The news of two information security breaches resulting in considerable fines are all over today’s headlines.
Until now the threat of fines of up to £500,000 have been nothing but hearsay but the precedent has now been set. Both public and private organisations need to take stock and control of their responsibilities relating to the data they hold – get it wrong and you do substantial harm to individuals and the reputation of your business.
Hertfordshire County Council faxed details of a child sex abuse case to a member of the public is to be fined £100,000 for breaching the Data Protection Act.
Sheffield-based A4e was fined £60,000 for losing an unencrypted laptop with the details of thousands of people.
The commissioner said these fines are the first he has delivered and would “send a strong message” to those handling data.
Commissioner Christopher Graham was granted the authority to serve financial penalties for data protection breaches in April of this year.
The A4e data breach also occurred in June, after the company – a private sector company which provides information on employment and starting a business – issued an unencrypted laptop to an employee so they could work at home.
The computer contained personal information relating to 24,000 people who had used community legal advice centres in Hull and Leicester. It was later stolen from the employee’s house and an unsuccessful attempt to access the data was made shortly afterwards.
A4e reported the incident to the ICO and the company subsequently notified the people whose data could have been accessed.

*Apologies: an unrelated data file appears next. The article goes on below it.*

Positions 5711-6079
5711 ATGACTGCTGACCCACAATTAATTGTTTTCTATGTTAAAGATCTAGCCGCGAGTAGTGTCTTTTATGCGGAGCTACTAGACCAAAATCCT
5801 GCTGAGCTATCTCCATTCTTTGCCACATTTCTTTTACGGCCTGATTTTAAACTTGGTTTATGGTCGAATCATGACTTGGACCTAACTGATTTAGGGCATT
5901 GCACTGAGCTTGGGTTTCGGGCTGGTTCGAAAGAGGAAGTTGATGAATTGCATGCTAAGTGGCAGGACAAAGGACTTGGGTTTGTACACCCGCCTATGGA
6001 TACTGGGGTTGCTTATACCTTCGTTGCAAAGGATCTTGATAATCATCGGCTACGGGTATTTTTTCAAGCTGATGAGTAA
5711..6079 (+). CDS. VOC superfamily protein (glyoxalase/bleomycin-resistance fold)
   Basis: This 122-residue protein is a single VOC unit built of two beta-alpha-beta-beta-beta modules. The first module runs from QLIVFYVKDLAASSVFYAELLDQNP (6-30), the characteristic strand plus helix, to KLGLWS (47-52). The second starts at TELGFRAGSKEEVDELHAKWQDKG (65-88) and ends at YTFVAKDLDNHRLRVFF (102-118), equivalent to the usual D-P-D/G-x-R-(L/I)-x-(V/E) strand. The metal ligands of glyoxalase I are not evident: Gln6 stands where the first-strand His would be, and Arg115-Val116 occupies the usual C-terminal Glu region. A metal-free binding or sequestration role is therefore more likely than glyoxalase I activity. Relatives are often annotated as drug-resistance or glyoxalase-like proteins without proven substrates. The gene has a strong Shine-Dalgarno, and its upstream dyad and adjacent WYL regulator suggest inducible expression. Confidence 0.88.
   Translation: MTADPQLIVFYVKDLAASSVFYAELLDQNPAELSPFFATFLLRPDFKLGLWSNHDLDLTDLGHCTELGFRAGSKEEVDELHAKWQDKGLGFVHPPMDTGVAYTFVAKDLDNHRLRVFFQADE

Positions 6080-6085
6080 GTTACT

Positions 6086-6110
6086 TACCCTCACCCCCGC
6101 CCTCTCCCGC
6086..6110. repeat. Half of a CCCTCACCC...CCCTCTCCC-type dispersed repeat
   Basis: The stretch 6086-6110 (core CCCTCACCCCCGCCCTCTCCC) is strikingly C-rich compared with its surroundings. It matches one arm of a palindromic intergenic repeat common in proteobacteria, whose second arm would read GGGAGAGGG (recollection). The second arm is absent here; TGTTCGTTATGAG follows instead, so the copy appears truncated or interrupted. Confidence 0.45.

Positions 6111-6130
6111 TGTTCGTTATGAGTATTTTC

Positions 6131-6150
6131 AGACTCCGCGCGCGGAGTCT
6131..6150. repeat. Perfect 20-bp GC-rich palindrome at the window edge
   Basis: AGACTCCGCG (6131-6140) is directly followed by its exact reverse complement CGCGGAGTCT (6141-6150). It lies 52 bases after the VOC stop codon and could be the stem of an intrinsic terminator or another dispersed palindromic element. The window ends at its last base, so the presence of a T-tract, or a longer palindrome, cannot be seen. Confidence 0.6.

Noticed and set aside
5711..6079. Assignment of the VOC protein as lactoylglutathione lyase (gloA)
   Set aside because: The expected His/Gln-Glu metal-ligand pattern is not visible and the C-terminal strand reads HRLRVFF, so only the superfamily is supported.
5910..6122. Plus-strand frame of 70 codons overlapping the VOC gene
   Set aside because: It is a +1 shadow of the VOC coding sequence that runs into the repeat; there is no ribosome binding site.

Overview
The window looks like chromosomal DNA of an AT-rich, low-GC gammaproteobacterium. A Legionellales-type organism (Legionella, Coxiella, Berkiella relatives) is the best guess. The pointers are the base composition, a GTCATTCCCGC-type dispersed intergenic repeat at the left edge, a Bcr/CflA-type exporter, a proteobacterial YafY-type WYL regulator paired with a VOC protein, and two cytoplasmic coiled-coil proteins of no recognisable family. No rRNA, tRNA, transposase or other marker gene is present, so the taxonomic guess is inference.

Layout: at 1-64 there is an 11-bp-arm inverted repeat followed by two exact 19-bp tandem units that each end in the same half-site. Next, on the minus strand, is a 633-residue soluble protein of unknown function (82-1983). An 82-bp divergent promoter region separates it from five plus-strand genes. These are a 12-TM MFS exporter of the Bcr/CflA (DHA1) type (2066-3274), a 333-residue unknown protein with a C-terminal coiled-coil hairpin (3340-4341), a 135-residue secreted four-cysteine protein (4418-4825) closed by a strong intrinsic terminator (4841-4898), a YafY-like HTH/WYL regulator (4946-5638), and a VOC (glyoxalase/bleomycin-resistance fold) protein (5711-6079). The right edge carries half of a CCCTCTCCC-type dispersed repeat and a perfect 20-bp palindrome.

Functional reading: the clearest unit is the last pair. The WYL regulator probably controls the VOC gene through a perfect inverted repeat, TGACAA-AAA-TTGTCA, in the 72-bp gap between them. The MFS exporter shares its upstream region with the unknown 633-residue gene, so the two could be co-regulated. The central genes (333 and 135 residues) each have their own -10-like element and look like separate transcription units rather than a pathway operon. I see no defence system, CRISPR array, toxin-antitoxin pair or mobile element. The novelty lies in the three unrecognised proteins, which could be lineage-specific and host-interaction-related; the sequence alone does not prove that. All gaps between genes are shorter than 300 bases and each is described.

The commissioner ruled that A4e did not take reasonable steps to avoid the loss of the data when it issued the employee with an unencrypted laptop, despite knowing the amount and type of data that would be on it.
These cases highlight the critical importance of the proper policies, procedures, instructions and above all else controls in relation to information and data. Organisations that utilise third parties (like UKFast) don’t transfer their liabilities relating to ‘their’ data and the Data Protection Act in the eyes of the law. However, partnering with a hosting provider who is ISO27001 certified satisfies organisations ‘duty of care’ responsibilities that the correct management and control of data is taking place – as verified by government approved, independent third parties.
To use a provider who does not employ such a certified system, to guarantee the protection of client data is now guaranteed to cost you up to £500,000 in the event of a breach.